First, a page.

Consumers value the origin of products, showing a preference for goods hailing from regions known for their quality, Currid-Halkett explained. An example of this is the resurgence in American manufacturing, especially the “Made in the USA” movement prominent in high-end denim and loungewear such as T-shirts and sweatshirts.

“It holds great importance for the American economy as it reflects a sense of social consciousness around our purchasing decisions. “When a product is made in the USA, made in LA or made in Brooklyn, part of its appeal lies in knowing where it comes from and who is making it,” she said.

The trend is gaining traction among a much larger consumer base, she added. While high-income consumers initially had the means to pay for these types of goods, ethically sourced clothing is becoming increasingly more accessible amid growing sensitivity toward climate change and social justice.

“The industry’s pursuit of the best version of a product extends beyond luxury; it encompasses a balance between quality and affordability. “This shift in consumer mindset is reshaping our nations’ industries as they seek out the people, countries and places that produce the best versions of various products,” Currid-Halkett said.

The future of fashion — and supply chain transparency — is digital

Companies have already begun leveraging the power of emerging technologies, such as generative AI and mixed reality, to bolster their marketing strategies. Through robust e-commerce platforms, they provide personalized recommendations driven by AI algorithms. virtual reality and augmented reality technologies enable virtual try-ons and immersive shopping experiences.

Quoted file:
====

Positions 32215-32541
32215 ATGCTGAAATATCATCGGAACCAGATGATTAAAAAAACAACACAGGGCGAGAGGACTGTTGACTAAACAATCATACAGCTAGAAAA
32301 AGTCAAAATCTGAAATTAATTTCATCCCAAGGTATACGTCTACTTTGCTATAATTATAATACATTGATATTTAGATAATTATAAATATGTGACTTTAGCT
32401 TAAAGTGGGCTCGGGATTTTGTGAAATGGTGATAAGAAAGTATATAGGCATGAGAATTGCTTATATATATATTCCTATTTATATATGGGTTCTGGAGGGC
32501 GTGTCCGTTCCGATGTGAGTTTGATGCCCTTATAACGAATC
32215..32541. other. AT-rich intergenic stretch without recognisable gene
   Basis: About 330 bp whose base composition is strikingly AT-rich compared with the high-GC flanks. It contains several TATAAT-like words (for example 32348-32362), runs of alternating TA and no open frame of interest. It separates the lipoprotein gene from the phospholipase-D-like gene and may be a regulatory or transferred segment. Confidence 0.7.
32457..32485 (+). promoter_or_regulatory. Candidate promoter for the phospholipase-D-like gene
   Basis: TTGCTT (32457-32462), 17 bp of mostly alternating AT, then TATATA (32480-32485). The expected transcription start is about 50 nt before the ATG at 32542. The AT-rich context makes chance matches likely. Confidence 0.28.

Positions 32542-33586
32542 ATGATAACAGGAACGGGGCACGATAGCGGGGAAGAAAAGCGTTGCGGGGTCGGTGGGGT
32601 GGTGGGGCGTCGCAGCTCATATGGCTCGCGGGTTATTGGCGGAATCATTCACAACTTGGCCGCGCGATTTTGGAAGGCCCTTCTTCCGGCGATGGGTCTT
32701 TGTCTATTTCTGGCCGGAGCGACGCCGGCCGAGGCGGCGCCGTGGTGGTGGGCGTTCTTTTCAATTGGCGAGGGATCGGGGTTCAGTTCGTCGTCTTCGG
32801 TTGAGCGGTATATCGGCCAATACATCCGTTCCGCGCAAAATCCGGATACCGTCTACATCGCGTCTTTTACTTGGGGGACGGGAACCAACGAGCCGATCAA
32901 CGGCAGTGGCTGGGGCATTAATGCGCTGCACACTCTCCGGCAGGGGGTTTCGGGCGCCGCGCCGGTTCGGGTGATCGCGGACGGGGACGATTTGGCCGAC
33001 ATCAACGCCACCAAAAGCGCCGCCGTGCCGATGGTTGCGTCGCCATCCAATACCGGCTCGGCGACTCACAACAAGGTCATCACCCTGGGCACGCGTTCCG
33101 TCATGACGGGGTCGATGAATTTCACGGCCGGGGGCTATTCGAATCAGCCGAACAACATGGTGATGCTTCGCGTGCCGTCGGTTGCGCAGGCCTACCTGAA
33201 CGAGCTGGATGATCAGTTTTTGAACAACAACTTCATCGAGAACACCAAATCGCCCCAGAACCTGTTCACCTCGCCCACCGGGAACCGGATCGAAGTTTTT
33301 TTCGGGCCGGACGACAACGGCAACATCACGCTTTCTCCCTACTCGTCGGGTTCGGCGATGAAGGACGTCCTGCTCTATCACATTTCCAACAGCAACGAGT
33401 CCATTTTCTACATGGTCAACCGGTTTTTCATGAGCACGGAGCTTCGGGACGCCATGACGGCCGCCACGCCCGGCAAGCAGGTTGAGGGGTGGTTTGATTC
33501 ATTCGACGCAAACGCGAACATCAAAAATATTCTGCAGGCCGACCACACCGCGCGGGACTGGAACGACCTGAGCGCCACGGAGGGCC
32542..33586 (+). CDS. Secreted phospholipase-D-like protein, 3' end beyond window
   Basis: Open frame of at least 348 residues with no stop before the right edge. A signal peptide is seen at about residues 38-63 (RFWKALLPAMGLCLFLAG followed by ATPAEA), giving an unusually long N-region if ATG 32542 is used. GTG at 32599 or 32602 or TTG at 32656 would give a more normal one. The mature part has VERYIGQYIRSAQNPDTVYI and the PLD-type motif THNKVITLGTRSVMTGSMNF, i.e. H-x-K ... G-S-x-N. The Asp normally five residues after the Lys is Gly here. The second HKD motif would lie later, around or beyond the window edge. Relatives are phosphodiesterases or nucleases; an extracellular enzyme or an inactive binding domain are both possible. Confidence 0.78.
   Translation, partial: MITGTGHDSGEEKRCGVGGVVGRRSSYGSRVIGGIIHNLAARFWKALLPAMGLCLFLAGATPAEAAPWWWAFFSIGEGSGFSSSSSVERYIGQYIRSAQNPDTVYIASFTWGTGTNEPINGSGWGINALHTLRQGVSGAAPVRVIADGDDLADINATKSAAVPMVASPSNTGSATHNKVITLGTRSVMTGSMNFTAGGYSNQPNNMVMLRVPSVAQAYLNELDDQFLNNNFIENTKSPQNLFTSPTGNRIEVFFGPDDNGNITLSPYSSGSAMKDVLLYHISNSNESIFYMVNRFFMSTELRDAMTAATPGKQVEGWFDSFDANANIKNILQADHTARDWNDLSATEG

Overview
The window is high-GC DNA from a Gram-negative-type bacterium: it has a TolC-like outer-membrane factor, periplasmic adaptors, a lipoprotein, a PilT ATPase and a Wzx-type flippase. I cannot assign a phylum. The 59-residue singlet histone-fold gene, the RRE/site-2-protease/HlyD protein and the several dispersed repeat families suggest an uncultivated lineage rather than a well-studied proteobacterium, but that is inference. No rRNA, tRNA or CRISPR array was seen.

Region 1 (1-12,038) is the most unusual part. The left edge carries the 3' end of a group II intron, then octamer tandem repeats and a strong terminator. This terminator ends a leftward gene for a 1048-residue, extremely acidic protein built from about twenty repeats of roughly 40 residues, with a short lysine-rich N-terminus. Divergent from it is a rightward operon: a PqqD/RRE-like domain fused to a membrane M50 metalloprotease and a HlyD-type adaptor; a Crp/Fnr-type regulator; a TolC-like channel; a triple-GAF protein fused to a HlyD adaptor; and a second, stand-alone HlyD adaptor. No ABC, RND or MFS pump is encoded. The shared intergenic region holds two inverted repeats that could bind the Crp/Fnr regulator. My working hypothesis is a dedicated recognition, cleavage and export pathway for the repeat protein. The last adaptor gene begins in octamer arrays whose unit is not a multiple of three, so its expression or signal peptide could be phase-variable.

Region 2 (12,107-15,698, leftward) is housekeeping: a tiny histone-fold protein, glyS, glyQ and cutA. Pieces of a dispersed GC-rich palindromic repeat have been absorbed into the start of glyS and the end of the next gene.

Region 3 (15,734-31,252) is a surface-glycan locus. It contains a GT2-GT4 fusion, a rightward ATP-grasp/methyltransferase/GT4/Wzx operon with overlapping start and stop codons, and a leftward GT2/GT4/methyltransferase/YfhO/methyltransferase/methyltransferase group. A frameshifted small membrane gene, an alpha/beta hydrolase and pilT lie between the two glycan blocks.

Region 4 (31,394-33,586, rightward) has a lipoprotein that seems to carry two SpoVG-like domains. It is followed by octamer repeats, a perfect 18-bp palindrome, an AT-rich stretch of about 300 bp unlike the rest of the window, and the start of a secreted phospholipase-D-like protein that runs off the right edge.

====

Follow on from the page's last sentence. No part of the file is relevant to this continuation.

But this expanding digital toolkit also presents opportunities for enhancing transparency and accountability across even the most complex supply chains.

Nick Vyasan associate professor at USC Marshall and an expert in global supply chain management, sees great promise in artificial intelligence to revolutionize business processes within the global fashion industry.

Through generative AI, retailers and manufacturers can track inventory using RFID tags and IoT sensors, ensuring better visibility throughout their clothing supply chains. AI-powered decision-making can help companies select suppliers based on their performance, certificates, and historical and real-time data, ensuring ethical sourcing practices.

As we navigate these tumultuous times, the key to resilience lies not in resisting change but in embracing it.

Nick VyasUSC Marshall

“Beyond the quest for profitable expansion in new and existing foreign markets, the industry must redefine its success parameters. We must transition from a single bottom-line approach to a triple bottom line that includes profit, people, and the planet,” Vyas said.

“The prevailing economic headwinds should accelerate our investment in emerging technologies that enhance efficiency and promote sustainability. As we navigate these tumultuous times, the key to resilience lies not in resisting change but in embracing it,” he said.

“Change requires a collective commitment to transparency, both in our own actions and in the systems that govern us,” Enrile added. “Just as we have made strides towards environmental sustainability, we must apply the same dedication to human rights.”